Tuesday, October 30, 2012

The uncommon ornamental hawthorn

Over the last two fall seasons I have been inspired by the subtle color of Thornless Cockspur Hawthorn, Crataegus crus-galli var. inermis to investigate the entire hawthorn family.


The Thornless Cockspur Hawthorn is a small tree 15’ to 20’. The dark green glossy foliage, borne along layered branching becomes a rounded and spreading crown.  The red haws, fruit, grow in abundant clusters accenting the yellow to brown fall foliage which drops to show a twiggy winter appearance.

The species can be either a large bush or small tree. Crataegus crus-galli  has numerous long thorns. In late spring white musky scented flowers appear in trusses of 5-30 flowers.  Native to eastern North America, it is hardy from USDA zones 4-7.

Hawthorn has been used in herbal teas, candies, jams and wine. The wood is extremely hard and creates a hot fire. In Europe thorny hawthorns have been used as pastoral hedges to confine livestock and provide windbreak.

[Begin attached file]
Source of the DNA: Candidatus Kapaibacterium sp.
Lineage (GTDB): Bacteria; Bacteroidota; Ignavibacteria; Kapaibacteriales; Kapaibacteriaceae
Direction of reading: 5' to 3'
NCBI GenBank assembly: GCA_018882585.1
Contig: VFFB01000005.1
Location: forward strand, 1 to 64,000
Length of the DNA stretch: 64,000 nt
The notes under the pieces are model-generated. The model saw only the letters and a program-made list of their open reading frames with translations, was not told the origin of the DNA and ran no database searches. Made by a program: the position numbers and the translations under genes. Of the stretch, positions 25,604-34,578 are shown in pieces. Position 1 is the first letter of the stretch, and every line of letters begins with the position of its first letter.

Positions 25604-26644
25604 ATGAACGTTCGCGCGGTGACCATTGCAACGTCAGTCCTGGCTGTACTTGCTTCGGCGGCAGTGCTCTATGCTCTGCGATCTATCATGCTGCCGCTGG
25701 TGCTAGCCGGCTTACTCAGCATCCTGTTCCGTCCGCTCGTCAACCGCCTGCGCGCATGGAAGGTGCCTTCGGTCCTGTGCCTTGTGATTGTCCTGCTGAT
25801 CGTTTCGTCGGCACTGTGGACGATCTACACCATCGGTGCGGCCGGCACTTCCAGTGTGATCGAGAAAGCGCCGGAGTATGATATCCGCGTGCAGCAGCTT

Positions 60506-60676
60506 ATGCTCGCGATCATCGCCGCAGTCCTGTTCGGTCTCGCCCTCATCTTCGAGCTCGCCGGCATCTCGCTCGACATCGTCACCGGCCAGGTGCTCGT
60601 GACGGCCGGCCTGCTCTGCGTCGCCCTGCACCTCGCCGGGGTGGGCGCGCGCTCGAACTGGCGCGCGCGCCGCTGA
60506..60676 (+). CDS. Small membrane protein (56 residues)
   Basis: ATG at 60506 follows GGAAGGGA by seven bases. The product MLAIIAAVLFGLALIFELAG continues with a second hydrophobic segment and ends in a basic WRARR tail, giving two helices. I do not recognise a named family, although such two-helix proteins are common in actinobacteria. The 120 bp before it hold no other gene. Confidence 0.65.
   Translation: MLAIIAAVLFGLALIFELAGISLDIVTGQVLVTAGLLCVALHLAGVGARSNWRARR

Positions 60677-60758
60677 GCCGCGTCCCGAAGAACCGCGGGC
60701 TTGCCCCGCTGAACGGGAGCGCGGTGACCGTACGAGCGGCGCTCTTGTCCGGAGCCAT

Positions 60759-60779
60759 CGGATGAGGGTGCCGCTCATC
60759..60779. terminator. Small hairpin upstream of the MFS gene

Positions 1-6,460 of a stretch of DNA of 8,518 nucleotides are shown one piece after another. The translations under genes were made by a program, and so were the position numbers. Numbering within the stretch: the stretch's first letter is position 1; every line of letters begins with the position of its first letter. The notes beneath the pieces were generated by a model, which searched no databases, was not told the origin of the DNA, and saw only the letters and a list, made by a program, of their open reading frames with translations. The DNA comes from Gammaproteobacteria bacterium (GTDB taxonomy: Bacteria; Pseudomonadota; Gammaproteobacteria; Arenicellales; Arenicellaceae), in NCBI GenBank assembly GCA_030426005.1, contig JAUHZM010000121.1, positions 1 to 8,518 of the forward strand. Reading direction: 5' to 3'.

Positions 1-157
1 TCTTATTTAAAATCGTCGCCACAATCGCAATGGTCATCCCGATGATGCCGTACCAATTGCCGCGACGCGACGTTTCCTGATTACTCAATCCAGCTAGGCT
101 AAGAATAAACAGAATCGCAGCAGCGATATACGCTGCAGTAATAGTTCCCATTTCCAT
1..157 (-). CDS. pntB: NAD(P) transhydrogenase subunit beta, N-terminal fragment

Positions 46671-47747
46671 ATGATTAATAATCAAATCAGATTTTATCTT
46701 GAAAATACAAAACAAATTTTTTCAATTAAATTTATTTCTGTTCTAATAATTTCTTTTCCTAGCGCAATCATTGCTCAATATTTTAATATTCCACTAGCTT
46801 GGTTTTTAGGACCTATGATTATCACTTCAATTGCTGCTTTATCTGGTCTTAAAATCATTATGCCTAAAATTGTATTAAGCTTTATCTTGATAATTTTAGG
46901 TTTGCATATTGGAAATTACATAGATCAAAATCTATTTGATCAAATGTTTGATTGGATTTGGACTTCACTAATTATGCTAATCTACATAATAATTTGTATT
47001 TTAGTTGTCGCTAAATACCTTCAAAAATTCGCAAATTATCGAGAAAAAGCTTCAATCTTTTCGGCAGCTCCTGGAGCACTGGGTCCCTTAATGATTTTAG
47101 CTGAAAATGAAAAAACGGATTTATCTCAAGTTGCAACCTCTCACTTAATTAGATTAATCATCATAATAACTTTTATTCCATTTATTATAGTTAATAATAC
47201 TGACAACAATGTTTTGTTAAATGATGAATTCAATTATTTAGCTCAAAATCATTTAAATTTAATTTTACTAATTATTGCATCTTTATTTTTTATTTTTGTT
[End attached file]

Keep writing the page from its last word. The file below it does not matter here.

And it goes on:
Trees can be easily cultivated in good, well-drained soils they can tolerate periodic wet feet and need extra water in droughty conditions to prevent defoliation. Hawthorns are tough trees of great ornamental value.

Unfortunately hawthorns are susceptible to a number of pests and diseases. Cedar-hawthorn rust and apple fireblight are significant problems.  Left untreated these can damage a tree.

Folklore surrounding hawthorn is extensive, in some parts of Europe the flowers are unlucky, due to  connection with the crown of thorns worn by Jesus. In southern Europe hawthorn is known as May Flower or Mary’s Flower and therefore cherished.

There are roughly 200 species of hawthorn shrubs and trees found throughout northern temperate regions. 150 species are found in the United States, 12 are found native to Minnesota. As a boy I remember running into a thicket of Crataegus macrosperma, Eastern hawthorn, a very unpleasant prickly experience. These native trees have vast potential for breeding superior new varieties. My boyhood experience shows that a number of problems can be resolved, thorniness and suckering are two! Fruits could be improved for commercial production. Ornamental qualities of foliage, flower and fruit color beckon for attention from young horticulturalists.